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Tag Archives: shoes

found poem: Did shoes dream?

found poem: Since Elvis

bad feet…

Dorothy in saddle shoes, 1947At the children’s shoe store in Westwood Village, laced into a new pair of shoes, I stepped onto the fluoroscope, leaned toward the eyepiece and peered down at my phalanges and metatarsals within the stitched outline of the shoes. All of us had our feet irradiated then. If I asked and no one was waiting, the salesman would let me step onto the machine barefoot. It was fun to see your bones.

Distressing as it is in retrospect, the upshot was that I wore saddle shoes. That my mother also favored saddle shoes did not make them more appealing to me. They were stiff and heavy and, as I saw it, obliterated any lingering possibility that I would ever be pretty or popular.

Sadly, neither the fluoroscope nor the sensible shoes prevented me from having bad feet. Nor, even if I kept them polished to a gloss, did they make my mother like me any better.
. . . . .
photo: my mother in saddle shoes, 1947

your feet…

SEEING…

THE FENCE…

the shoes…

black shoesDouglas could not recall shopping for shoes. The shoes had lived at the foot of his bed for as long as he could remember, the two identical pairs side by side, black oxfords, polished to a deep gloss. He supposed his mother must have bought them, must have measured his foot with a glance, replaced each pair when it became hopelessly worn and would no longer take a shine. He always knew which ones to wear, the pair on the left reserved for the holy days.

A man needed only two pairs of shoes. His mother had been firm on this subject and many others. A man must not be concerned with haberdashery, she would say, using that curious word.

But today, as Douglas looked at the two pairs of shoes, even he could see that something was wrong. One shoe was lying on its side, bits of grass stuck to the sole, the toe of its mate crusted with mud. He stood confused at the foot of his bed, looking down, and then over at the door of his bedroom, which stood open as it had last night and every other night of his 33 years…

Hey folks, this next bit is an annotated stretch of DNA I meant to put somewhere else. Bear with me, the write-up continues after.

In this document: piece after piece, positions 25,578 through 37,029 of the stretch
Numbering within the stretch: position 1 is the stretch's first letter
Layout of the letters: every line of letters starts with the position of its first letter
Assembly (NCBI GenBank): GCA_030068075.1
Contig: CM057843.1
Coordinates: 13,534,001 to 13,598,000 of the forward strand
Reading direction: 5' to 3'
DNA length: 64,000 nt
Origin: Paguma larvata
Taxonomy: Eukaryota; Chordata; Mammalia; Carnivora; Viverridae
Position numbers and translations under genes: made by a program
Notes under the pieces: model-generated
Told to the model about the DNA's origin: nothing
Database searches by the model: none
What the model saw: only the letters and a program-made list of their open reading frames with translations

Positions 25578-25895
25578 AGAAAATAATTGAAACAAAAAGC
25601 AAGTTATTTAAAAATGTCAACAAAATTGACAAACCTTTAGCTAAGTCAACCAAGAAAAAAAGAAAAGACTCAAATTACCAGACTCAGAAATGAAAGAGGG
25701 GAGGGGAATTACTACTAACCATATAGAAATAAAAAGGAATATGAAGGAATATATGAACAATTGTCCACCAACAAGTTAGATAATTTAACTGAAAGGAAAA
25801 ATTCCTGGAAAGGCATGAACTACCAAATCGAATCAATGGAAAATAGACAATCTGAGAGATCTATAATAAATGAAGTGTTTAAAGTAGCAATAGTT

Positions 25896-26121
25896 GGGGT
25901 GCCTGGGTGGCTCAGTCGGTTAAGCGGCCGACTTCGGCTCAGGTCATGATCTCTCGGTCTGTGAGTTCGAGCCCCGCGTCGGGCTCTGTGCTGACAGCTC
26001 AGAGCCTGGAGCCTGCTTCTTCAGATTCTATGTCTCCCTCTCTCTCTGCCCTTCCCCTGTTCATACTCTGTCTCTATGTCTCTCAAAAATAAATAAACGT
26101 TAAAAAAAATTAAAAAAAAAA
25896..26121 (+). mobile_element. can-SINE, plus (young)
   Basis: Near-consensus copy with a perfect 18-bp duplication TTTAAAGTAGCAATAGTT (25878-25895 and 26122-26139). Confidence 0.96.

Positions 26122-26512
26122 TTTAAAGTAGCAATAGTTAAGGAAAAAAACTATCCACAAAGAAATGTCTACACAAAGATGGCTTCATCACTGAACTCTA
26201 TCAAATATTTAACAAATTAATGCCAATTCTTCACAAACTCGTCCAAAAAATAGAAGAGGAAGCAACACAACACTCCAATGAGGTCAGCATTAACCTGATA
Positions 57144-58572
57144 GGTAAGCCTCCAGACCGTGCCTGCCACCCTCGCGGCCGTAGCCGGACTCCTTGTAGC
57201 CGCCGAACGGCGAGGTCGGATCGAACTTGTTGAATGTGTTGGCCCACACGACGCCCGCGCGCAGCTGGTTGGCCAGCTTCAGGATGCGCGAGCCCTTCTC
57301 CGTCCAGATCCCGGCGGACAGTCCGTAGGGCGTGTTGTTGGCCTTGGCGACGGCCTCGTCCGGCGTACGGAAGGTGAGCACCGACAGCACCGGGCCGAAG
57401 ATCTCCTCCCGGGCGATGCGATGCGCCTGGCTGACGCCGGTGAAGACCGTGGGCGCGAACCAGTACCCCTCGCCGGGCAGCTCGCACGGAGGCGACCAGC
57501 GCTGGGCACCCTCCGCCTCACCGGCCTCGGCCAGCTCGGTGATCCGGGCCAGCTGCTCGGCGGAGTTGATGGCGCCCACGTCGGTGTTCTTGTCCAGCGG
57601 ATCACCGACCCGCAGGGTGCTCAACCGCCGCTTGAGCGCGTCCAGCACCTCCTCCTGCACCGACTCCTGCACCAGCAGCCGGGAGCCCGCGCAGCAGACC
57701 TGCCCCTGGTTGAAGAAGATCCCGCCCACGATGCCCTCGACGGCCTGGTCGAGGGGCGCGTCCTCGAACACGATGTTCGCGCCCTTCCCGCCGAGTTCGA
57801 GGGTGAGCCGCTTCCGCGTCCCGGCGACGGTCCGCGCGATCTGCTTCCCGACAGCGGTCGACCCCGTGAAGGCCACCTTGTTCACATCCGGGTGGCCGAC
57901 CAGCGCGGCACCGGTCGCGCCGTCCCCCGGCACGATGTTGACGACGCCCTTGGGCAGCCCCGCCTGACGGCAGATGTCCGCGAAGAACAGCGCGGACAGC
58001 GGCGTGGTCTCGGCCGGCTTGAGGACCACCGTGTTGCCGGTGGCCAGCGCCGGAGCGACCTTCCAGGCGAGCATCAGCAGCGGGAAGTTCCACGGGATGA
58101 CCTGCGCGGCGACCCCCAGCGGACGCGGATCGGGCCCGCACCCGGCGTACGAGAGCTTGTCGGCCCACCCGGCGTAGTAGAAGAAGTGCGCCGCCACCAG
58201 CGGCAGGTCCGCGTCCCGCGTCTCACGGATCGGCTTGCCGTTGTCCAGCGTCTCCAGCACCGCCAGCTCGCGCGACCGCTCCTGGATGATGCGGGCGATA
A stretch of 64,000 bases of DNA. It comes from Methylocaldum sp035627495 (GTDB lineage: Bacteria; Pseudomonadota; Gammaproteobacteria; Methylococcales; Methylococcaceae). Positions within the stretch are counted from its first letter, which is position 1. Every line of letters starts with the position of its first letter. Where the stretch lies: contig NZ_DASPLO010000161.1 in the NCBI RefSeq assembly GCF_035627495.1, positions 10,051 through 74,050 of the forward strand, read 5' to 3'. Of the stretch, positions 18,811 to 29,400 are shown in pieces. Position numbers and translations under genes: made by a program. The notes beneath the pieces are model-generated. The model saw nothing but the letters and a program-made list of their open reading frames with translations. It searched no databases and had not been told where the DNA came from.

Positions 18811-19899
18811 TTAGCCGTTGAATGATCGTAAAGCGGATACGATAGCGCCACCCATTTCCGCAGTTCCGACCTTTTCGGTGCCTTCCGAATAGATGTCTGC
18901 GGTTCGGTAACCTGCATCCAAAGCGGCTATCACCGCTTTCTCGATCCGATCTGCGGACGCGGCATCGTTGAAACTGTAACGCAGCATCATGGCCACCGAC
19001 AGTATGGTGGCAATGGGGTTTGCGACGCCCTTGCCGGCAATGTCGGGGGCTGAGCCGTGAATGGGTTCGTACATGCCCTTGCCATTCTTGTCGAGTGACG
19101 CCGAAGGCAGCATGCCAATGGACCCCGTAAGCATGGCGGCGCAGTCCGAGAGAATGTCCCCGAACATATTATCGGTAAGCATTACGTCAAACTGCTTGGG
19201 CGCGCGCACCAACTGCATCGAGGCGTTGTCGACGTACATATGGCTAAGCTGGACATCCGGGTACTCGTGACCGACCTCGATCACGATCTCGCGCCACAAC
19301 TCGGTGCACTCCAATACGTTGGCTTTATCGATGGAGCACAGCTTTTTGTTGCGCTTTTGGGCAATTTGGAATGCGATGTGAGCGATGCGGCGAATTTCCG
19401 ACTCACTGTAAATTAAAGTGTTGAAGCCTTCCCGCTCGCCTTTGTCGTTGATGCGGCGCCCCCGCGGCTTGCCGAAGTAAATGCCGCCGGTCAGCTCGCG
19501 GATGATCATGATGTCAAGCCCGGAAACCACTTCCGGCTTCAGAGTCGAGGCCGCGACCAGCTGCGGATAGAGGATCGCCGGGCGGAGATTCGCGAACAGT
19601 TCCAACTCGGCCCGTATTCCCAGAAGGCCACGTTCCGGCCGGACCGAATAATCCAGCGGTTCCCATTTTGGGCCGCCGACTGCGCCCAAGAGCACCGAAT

—–
black shoes

trying to write…

horseshoe

Horseshoe ~ before
before

Horseshoe ~ during
during

Horseshoe © j.i. kleinberg
done!
Horseshoe © j.i. kleinberg 2011
second-hand shoe, thrift-store horses, fabric paint
created for the annual Stilettos on Parade at 12th Street Shoes, Bellingham, Washington
Postscript: Horseshoe tied for ‘People’s Choice’ award with Fairy by 2-year-old Kayleigh Finnegan.

fragments…Martin ~ 2

Martin examined the contents of the closet. Fibber McGee lives on, he thought. Ski poles, a baseball bat, umbrellas and a couple of large cardboard tubes leaned in one corner. Two enormous down jackets looked like they were holding their breath. The rest of the space was a crush of raincoats, wool and denim jackets, Lynette’s grandmother’s beaded dress and a red windbreaker someone had left at their house. Tablecloths and a patchwork quilt were folded over hangers, wrapped in plastic as they had come from the dry cleaner.

The floor was covered with shoes, two of Lynette’s purses that had fallen from the shelf, the vacuum’s various awkward parts, and a large paper grocery sack that turned out to contain an elaborate bird feeder and a five-pound bag of bird seed. Martin shook his head and wondered what he was doing in the closet. Oh yeah, the vacuum cleaner.

He walked to the hall phone and dialed Lynette’s office number.
“Good morning, this is Lynette,” she answered.
“Hey, Lynnie, it’s me. How’s it going?”
“Hey, Mar,” she said.
“So I was thinking about vacuuming and I got sucked up in the vortex of the hall closet…”
“Sort of like Dorothy and Toto?”
“Yeah, something like that. So while I was caught in the storm I had this idea: what if we moved the junk we never use out of the closet and put a shoe rack in there for you? Just move your shoes out of the bedroom completely.”
“Oh my god, Marty, you’re a genius.”
“Yeah, but you knew that. That’s why you asked me to dance.”
“That and the green shoes. How could I resist?”
“Okay, get back to work and we’ll talk about the closet when you get home.”
“Love you, Mar.”
“Love you too, Lynnie.”

fragments…Martin ~ 1

Too many shoes, Martin grumbled as he poked among the debris on the closet floor in search of the vacuum attachment. How had all these shoes come to reside in the front closet anyway? Martin pictured them nosing out of Lynette’s bedroom closet, making sure the coast was clear, and then walking, in pairs, heel-toe, down the long hall.

He lifted a knitted scarf from the floor. It was clotted with dust. He draped it over the doorknob where, maybe, he or Lynette would notice it and take it outside for a good shaking. The shoes were piled in a heap on top of one another, hiking boots and high heels, wood-soled clogs and dog-faced bedroom slippers with floppy ears.

The first thing that Lynette did when she walked in the front door was to shuck off her shoes, right in the entry hall. One time she had stumbled over a shoe on her way to check the mail, and after that she began to give them a little kick over to the wall, out of the way, or into the closet. She padded around the house barefoot, or in her socks or stockings, quiet and content without the shoes, which would pile up and pile up until one day she’d gather them in her arms and return them to the bedroom, where they’d start their migration once again…

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